What Goes Up…
I spent most of September 23rd waiting for a bus. No ordinary bus, you understand. This one was special. It was apparently going to fall out of the sky. Even in these days of congested highways such a detour seemed a little drastic, but it must be true because it was on the breakfast news. I wish I could say that I waited all day and then three came along at once but, in fact, the bus never materialized.
When I got back home I turned on the news only to discover that I’d picked up on the back-end of a story. It wasn’t a bus at all, it was a satellite the size of a bus. That made a lot more sense. And, the good news is, it was not going to land in my back garden. The latest prediction was that it was likely to come down on some South Pacific islanders. Phew! That’s lucky! But how much of a threat is space junk?
Satellites, rockets and bits of spacecraft fall to Earth all the time. Mostly they come to a spectacular fiery end high in the atmosphere and are a thrill to watch, should you be lucky enough to see one. Every now and then, however, a huge satellite decides to come home and some of it makes it all the way. Last September it was, somewhat ironically, the turn of UARS, NASA’s Upper Atmospheric Research Satellite, which eventually made a harmless splashdown near the islands of Samoa. Back in 1978, Canada was not so lucky. On January 28th the Soviet RORSAT satellite crashed near Great Slave Lake scattering radioactive material over 124,000 square kilometers – an areas about the size of the state of Mississippi. The bulk of it was never recovered, nor was most of the $15 million clean up bill: the Soviets reimbursed Canada less than half the amount. Other notable falls have included parts of NASA’s 85 ton Skylab landing in Western Australia in 1979, a spent fuel tank from a Russian Zenit 3 rocket ending up in Colorado last March, the nose cone of an Ariane 5 rocket found washed up on the beach at Corpus Christi, Texas in 2000 and fragments of the 40 ton Salyut 7 space station scattered over the town of Capitan Bermudez in Argentina.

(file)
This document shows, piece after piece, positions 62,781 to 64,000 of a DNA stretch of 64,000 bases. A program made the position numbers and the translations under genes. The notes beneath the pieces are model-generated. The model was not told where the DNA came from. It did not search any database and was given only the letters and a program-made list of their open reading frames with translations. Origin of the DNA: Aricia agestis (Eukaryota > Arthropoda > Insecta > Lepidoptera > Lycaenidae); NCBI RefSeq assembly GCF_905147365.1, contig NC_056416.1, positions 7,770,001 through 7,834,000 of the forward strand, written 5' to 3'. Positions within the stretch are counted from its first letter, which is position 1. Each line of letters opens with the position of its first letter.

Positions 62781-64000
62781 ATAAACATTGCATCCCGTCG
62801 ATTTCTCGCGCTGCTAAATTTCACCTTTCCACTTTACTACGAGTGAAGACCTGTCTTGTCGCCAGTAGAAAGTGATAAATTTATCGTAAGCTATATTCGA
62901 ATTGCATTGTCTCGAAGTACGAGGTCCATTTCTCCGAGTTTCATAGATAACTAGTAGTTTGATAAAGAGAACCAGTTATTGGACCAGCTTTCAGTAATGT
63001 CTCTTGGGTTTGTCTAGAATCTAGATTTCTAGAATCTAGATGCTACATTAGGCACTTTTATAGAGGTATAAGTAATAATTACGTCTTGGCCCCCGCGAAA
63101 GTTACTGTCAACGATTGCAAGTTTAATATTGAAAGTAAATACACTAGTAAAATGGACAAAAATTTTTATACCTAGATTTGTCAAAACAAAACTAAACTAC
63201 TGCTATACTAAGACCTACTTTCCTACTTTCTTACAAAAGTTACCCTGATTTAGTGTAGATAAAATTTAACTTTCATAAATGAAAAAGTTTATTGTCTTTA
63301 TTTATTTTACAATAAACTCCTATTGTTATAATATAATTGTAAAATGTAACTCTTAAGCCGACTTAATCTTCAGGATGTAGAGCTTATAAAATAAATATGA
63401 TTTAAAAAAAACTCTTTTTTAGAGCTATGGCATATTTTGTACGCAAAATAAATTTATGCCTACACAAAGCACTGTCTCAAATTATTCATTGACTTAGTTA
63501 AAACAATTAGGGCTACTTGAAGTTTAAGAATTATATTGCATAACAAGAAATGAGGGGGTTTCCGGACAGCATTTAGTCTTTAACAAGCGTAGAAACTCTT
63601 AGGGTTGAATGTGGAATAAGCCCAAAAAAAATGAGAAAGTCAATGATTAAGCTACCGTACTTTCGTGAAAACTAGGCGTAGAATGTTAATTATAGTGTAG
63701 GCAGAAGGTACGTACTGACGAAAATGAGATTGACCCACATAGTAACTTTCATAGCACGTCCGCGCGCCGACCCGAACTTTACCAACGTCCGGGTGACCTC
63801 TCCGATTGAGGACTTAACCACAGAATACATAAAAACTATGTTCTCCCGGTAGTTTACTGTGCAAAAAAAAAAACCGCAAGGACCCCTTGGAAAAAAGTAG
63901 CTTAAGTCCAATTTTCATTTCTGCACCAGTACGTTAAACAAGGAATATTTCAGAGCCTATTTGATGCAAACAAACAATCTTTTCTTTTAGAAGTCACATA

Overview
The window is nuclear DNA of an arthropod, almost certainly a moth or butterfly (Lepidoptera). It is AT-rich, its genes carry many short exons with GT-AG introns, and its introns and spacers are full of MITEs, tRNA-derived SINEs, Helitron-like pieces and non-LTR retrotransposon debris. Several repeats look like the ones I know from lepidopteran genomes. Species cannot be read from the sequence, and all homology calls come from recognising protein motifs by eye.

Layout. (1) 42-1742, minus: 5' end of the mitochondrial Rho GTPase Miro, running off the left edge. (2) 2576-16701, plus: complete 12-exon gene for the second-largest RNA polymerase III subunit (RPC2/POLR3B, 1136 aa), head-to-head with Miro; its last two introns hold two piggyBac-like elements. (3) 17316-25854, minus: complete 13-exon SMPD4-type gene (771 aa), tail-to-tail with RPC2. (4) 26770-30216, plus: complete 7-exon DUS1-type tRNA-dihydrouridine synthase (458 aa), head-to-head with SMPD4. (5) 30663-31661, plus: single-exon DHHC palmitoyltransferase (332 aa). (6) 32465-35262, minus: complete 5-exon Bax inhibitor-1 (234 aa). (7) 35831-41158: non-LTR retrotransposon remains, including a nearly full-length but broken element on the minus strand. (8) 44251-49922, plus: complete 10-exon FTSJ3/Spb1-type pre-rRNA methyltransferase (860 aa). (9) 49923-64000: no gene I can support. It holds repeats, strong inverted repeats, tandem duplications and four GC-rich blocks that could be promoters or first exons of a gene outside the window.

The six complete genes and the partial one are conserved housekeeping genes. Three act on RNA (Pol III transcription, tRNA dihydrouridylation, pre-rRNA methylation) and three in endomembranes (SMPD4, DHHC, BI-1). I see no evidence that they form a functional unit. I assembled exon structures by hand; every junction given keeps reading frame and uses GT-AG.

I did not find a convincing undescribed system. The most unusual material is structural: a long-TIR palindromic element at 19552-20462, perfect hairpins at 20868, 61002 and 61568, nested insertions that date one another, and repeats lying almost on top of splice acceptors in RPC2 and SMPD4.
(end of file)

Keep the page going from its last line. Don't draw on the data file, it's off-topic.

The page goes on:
And then there was Lottie Williams of Tulsa, Oklahoma. Lottie was walking with friends early one morning in January 1977 when she felt a tap on the shoulder. It wasn’t one of her friends but a fragment of a Delta II rocket launched the previous year, according to a report by CORD, the Center for Orbital and Re-entry Debris Studies. Fortunately, it did no harm to Lottie.
Strange as it may seem, satellites crashing to Earth are the least of our worries. Nowadays about 200 bits of spacecraft bigger than a basketball re-enter the atmosphere each year, well down on 1989 when the figure peaked at more than 1,000. Better spacecraft design and management, including a greater use of “graveyard" orbits high above the Earth have resulted in fewer objects plunging into the atmosphere. But it is the stuff that’s left up there that is causing headaches for the space agencies.
Dangers in Orbit
Satellites decay. They expand and contract as they move in and out of the Earth’s shadow, loosening nuts and bolts which sometimes come adrift. They are continuously bombarded by natural debris – interplanetary dust particles released from comets and collisions between asteroids – which chip away at the paintwork and tear holes in the fabric of unprotected areas. And, they spin out of control, sometimes colliding with other satellites. There are thousands of satellites in orbit around the Earth and 95% are now dead. Couple this with around 600,000 fragments including nozzle slag from launch vehicles, bits of exhaust cones and motor liners and you suddenly come to realize that the space just above the atmosphere is becoming very crowded. Some would say dangerously so.